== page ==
Is that what we mean when we keep saying flatten the curve?

Dr Giridhar Babu
Yes and this is not at individual, this is at the population level for the entire country.

Sandip Roy
Now let’s talk a little bit about some of the options that have been put out there. The Prime Minister for example, in his latest speech, told everybody to download the Aarogya app. Can you explain briefly what that app is meant to do in terms of this disease? Has there been any research on whether our BCG vaccinations are actually helping India fighting COVID? I’ve been seeing reports on that.

Dr Giridhar Babu
Yeah, I have read sufficiently about it. And I’m of firm conclusion that it is too early to, you know, even believe in that theory. This we call it as ecological fallacy, which is just to say that whatever you find as correlation in the group level, may not be true at the individual level. So as of today, it is yet to be proven, and there are trials being done in Melbourne and other places where they’re trying to see whether it will have any protective effect.

Sandip Roy
Is the same true about Hydroxychloroquine?

Dr Giridhar Babu
The world is divided in its opinion in terms of what it can do. However, currently whatever the evidence is available, there’s no immediate term adverse effects by taking Hydroxychloroquine. The benefit of taking it is initially proved in some of the earlier data that is coming from the trials, which I just read in the morning, you know, in one of these trials. So if that’s true, then the world has done something really ahead of even before science has been proven. But so far, it is neither harmful nor beneficial, but the earliest evidence which has come from today at least says that it is beneficial.

Sandip Roy
So then why has the government kept saying that this is only for health care workers, not for the general population?

Dr Giridhar Babu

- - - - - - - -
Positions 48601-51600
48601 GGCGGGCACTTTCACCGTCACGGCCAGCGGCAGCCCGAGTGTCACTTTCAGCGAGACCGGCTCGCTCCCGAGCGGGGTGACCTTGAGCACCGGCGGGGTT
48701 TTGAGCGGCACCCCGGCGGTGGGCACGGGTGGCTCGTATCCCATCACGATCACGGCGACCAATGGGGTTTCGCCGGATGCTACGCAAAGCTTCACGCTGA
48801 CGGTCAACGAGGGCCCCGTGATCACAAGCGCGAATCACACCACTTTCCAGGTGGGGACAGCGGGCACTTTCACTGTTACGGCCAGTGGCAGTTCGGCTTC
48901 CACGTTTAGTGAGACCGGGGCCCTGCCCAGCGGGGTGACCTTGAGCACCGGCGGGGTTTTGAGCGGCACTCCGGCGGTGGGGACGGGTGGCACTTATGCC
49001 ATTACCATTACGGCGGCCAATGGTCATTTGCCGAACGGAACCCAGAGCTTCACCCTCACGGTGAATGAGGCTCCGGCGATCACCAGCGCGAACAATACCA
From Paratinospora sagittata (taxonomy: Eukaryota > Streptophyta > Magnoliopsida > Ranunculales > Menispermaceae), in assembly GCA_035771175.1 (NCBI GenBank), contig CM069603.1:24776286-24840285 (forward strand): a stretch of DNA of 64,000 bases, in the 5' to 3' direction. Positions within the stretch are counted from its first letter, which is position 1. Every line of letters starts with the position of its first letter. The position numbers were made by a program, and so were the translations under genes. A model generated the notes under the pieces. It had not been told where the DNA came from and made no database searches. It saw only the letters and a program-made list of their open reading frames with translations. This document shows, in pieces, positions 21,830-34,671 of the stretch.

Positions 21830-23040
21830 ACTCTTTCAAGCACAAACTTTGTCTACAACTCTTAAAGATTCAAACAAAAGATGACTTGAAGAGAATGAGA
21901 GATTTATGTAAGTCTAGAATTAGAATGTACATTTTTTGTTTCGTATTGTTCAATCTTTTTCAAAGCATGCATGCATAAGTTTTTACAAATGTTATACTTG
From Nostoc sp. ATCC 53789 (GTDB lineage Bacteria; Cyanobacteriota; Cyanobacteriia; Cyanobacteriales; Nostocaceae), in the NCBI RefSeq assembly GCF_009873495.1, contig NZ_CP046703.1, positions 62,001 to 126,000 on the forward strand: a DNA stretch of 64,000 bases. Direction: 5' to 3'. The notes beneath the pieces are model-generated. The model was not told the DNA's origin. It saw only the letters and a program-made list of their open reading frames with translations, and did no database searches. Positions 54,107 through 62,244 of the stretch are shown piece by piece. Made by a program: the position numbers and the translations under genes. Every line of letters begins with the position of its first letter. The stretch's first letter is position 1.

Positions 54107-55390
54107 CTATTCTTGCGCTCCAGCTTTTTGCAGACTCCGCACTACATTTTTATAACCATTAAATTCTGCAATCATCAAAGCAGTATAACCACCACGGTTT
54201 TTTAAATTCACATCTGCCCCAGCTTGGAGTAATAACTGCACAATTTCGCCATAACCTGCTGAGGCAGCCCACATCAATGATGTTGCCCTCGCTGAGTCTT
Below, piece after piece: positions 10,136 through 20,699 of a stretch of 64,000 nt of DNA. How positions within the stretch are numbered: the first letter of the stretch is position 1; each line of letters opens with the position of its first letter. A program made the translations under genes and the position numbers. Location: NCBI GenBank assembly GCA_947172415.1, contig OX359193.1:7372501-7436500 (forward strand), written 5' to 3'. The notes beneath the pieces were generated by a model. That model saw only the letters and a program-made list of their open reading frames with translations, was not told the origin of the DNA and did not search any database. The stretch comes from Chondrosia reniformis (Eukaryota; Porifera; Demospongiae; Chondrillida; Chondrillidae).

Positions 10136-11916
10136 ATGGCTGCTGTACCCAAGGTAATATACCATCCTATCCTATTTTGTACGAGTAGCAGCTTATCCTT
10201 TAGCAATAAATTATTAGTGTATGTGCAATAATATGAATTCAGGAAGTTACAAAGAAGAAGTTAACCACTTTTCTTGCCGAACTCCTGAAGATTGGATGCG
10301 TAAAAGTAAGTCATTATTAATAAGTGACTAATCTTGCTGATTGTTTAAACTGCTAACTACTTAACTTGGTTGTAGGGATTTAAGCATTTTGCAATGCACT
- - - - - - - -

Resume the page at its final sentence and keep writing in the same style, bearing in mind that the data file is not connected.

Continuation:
I think once the evidence is absolutely clear, they might expand to all the other groups as well.

Sandip Roy
Now, I’m curious to ask you about a couple of things about which I’ve heard so many conflicting messages. So initially, at the beginning of the epidemic, we were told that masks were not that useful. That only health care workers or people who were actually positive should wear masks. Now we have directives in many states requiring everyone to wear masks. Now people are saying that, ‘Oh, it doesn’t necessarily need to be one of the surgical masks or the N95, but I saw a minister showing how you can make a mask at home with a piece of cloth. So I for am terribly confused about what mask I can or should wear.

Dr Giridhar Babu
So you’re not alone in this. And so what this virus has done to this world is…it is called novel Coronavirus, but it’s also displayed several novelties in terms of how limited a science can be and how fast things can change and what are the entire biases out there. So there are several things that this virus has proved. So the evidence, what is true for today, might change today afternoon or tomorrow. But that doesn’t mean that people are giving wrong advice. They’re also trying to learn as and when the evidence is being made available.